Indonesia Expat

Bali’s 10,000-tonne Barramundi Farm Close to Production

Barramundi Fish Farm Bali from above. source:

A barramundi farm with a 10,000-tonne capacity in northern Bali is closer to realization with NewSeas signing a memorandum of understanding with Skretting.

As told to The Fish Site, NewSeas is planning pilot production which will reach up to 400 tonnes per year of barramundi, with a start date of early 2022. At the same time, the first 3.000-tonne grow-out site will begin construction off the northwest of the island. Included in the project will also be an integrated hatchery and nursery.

Bali is an ideal site for barramundi with excellent logistics, deep clean water with a good current to maximise fish health, calm seas with no typhoons and stable annual temperatures that are perfect for barramundi growth,” explained Rob Garrison, founder of NewSeas.

“NewSeas is heavily oriented towards proven, robust systems so we can focus on success, sustainability, and scale: Given the site profile, including sea state and good current that keeps our water circulating cleanly for a best-practice footprint, a floating net pen system meets these criteria perfectly,” he added.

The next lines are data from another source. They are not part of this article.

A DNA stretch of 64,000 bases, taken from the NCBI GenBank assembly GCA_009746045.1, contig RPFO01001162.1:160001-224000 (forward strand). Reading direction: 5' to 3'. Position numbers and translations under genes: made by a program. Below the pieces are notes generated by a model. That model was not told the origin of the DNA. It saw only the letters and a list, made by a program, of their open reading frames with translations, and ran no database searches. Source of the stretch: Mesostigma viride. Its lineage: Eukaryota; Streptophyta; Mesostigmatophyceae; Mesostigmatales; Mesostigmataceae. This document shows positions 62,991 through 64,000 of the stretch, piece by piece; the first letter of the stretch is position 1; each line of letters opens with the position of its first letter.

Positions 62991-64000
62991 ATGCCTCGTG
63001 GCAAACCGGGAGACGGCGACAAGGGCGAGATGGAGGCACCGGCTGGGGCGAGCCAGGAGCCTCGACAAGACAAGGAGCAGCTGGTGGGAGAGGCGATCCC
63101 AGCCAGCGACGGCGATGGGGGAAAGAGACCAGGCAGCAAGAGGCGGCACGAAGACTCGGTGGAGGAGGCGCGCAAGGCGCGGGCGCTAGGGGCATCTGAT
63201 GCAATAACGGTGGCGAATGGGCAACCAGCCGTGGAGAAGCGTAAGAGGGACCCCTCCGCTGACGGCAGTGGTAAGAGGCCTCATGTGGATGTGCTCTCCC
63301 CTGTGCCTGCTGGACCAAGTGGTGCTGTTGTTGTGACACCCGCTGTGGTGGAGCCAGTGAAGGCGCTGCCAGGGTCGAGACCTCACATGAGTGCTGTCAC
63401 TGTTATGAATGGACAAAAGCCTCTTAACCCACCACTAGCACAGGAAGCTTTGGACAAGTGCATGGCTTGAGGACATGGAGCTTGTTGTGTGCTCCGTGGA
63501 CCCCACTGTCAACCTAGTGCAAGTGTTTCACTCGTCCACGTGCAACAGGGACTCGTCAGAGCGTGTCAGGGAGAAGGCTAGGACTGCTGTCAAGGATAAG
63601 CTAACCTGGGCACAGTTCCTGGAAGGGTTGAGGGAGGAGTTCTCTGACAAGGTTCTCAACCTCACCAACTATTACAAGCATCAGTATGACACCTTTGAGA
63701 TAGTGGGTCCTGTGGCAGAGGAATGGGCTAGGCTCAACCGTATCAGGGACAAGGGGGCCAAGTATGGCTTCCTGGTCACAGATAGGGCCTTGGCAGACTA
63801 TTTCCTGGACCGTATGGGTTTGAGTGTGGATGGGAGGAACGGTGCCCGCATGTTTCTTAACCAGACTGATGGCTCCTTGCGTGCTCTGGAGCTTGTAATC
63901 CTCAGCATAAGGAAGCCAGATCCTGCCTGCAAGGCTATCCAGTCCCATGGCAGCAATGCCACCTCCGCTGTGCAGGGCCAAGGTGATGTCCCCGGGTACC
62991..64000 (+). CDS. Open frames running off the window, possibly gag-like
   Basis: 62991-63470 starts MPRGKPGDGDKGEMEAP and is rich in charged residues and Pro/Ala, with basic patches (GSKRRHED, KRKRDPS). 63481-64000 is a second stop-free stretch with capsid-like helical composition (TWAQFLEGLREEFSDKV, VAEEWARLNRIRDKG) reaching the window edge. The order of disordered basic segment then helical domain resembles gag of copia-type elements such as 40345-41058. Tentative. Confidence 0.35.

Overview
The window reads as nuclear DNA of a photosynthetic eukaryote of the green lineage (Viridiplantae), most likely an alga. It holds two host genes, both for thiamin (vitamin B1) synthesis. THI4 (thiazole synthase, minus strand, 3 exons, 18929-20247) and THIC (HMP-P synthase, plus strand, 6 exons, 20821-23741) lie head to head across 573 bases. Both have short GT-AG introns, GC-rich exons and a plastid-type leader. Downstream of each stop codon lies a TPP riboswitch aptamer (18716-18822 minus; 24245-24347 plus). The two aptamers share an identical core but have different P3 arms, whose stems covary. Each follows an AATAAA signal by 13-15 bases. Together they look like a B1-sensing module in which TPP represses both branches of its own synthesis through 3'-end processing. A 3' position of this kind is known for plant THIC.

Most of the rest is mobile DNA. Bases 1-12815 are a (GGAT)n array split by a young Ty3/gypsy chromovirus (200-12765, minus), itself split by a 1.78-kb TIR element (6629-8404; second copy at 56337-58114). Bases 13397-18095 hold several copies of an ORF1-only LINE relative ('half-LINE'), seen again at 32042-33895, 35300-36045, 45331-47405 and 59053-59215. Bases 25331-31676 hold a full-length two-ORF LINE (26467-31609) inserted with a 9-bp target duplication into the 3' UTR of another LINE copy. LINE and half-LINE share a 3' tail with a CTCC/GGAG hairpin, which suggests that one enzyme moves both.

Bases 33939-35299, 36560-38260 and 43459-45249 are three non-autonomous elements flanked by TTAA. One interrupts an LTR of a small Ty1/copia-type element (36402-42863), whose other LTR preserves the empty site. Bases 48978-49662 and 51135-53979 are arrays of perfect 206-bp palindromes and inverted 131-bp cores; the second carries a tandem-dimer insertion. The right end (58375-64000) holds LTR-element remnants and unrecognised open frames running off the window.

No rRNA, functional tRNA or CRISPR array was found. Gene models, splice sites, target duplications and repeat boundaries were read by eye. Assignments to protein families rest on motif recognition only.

As with previous NewSeas projects, there will be an element of a community venture. Past schemes have included seaweed aquaculture, which has bought both economic benefit and contributed to IMTA environmental synergies.

The investment in Bali is targeted at US$40 million, which would allow the facility to reach the 10,000-tonne capacity. “We’re on target towards our first close around year-end for $18 million. That will cover the first 3,000 tonnes, including the R&D activities,” Rob explained.

Two more sites will need to be developed to reach the planned production capacity, both of which have already been identified. Local communities have also been engaged to ensure smooth development.

Rob has been farming fish in Bali since 2007, working for a large US company. His experience tells him there is great potential in the sector. “Barramundi is an ideal fish for farming here: it really is the

‘salmon of the tropics’

and is perfectly poised to play a huge role in expanding production of more global and responsible aquaculture, Rob said.

Fauzan Bahri, sales director of Skretting Indonesia, added, “Indonesia has a tremendous potential in cultivation as it’s the backbone for food security in Indonesia, and it is our ambition that this partnership will support sustainable ocean barramundi farming.

“NewSeas plans to expand sustainable barramundi production throughout the tropics and Skretting’s proven ability to provide efficiently, sustainable feed is an important contribution to realise this vision,” added NewSeas’ co-founder Rob Pettit.

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